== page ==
Carer’s Week: Join me on the Carer’s Circle Line

Debs writes….

During National Carers Week, I think we all give more thought to what being a carer actually means.  Most of the time, we are the same as the young carers out there who think “it’s just what we do” but during this week, we can’t open a paper or watch the tv without the impact of caring jumping out at us.

I always think of being a carer as travelling on ……

Carer's Circle Line

We spend our good days at the top of the Circle Line, relaxed and confident.  These are the days when the services have actually worked together, you are getting the support you need, your child or young person is getting the support they need.  Perhaps you have won a battle to get your child into the school you need,  perhaps you have managed to get a place on a Young Carer’s event for your other child or perhaps you have just managed to get more than three hours sleep.

Sadly, however, we also spend days at the bottom of the Circle Line, withdrawn, exhausted or despairing that things may never get better.

When we are having a good day, we all know how quickly one little thing can send us spinning down to the bottom.  Then when we are at the bottom, it is so much more difficult to get back to the top.  It’s like being on the Pirate Ship at the Funfair – you swing back and to until you get enough momentum to hit the top.

You start to climb back up the side of the Circle Line but  you hit “self pity” and it is so difficult to get past here.  Everyone expects you to be there; in fact a lot of people find it easier to deal with you there as it fits in with their idea of how you should be acting.  However, this just knocks you back down to sorrow and anger and you have to start the climb again.

I firmly believe that when we all work together, the practitioners and others involved in my life, should be able to give me that little push (I do mean metaphorically) and help me get back to the top of the Circle Line.

Then, because we just refuse to fit into boxes, I also have to point out that although I may be “relaxed” today when you meet me, I may not be “relaxed” the next time.  I may be “relaxed” and “confident” but my husband may be at “despair” and then don’t forget my children will possibly be somewhere different too.  The dynamics of the family can be our biggest strength at times but can also be the weakest link.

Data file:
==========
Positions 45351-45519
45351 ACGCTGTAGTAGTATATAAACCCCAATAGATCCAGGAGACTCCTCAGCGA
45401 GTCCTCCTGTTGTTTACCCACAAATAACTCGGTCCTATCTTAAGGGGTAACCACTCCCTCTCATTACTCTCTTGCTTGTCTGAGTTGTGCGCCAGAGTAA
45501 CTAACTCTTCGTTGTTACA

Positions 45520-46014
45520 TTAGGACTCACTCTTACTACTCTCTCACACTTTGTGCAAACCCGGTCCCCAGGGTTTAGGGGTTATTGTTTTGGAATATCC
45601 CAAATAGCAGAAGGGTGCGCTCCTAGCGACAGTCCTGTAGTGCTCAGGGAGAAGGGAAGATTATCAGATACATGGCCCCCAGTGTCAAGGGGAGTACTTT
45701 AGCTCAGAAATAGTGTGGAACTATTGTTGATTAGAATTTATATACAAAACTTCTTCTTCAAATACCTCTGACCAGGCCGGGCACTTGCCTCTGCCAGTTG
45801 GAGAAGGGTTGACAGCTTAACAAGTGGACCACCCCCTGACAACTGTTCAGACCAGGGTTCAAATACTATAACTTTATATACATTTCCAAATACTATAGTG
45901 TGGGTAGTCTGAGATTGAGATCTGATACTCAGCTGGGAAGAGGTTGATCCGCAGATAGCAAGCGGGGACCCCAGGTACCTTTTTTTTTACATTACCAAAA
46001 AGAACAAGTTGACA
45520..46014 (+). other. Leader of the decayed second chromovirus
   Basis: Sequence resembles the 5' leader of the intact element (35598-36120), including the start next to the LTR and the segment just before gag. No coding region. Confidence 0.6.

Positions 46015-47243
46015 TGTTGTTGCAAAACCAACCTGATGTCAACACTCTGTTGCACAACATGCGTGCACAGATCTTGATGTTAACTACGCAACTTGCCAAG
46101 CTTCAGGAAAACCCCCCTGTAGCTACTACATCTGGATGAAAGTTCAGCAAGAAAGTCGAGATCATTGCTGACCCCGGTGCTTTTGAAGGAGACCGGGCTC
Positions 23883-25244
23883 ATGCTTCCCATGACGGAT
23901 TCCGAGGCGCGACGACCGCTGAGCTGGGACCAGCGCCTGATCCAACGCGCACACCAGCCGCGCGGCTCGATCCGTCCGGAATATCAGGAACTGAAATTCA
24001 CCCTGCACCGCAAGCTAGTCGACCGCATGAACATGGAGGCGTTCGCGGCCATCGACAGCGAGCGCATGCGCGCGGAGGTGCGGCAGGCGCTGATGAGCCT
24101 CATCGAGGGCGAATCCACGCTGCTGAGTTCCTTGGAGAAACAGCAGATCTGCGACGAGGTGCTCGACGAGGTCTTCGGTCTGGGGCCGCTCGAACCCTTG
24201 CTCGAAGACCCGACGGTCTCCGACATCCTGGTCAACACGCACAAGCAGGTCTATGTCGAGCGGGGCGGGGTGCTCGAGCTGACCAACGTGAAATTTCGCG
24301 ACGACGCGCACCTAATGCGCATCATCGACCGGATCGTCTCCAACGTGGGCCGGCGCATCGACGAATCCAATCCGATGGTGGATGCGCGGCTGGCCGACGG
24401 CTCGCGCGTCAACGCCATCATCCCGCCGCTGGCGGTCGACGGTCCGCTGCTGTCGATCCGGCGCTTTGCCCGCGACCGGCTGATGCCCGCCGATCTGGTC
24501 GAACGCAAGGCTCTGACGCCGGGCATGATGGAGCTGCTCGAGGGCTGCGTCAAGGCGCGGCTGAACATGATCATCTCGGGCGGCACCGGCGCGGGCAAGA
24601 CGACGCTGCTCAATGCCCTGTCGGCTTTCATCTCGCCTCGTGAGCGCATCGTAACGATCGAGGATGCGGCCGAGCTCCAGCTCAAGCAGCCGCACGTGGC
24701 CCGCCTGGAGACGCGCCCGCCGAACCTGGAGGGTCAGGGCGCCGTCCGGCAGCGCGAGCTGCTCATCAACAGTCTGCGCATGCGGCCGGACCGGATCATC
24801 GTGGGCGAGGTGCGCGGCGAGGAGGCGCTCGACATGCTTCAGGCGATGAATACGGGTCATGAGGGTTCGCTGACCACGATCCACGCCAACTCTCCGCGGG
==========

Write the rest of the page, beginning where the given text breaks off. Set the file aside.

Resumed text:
One of the other issues with the Circle Line is that it’s not easy to get off.  The other lines offer universal services so access to them is not always available.  If we continue the Circle Line analogy, then this is when there are only escalators where we need a lift or only  visual signs when I cannot read.  Those who work with our families can usually jump off the Circle Line and access Universal services.  One day, we can only hope that this will be a possibility for all of us too.

All about The LIME Magazine

Today, I welcome Sally Huggett of The LIME Magazine to guest post about her work and publication.

lime logoThe LIME Magazine is a bi-monthly publication for parents and carers of children with special needs. It came about because I have a child with special needs. Daniel was diagnosed with classic Autism and severe learning disabilities when he was 18 months old. He also has Sensory Processing Disorder. This turned my life completely upside down. I was at the time a practicing theatre nurse at our local general hospital. I had also trained as a midwife. I gave up work to look after Daniel full time. I found pretty quickly that there is precious little out there in the way of support once you have been given such earth shattering news. It tends to be a postcode lottery. Some hospitals are more supportive than others. Mine is rubbish.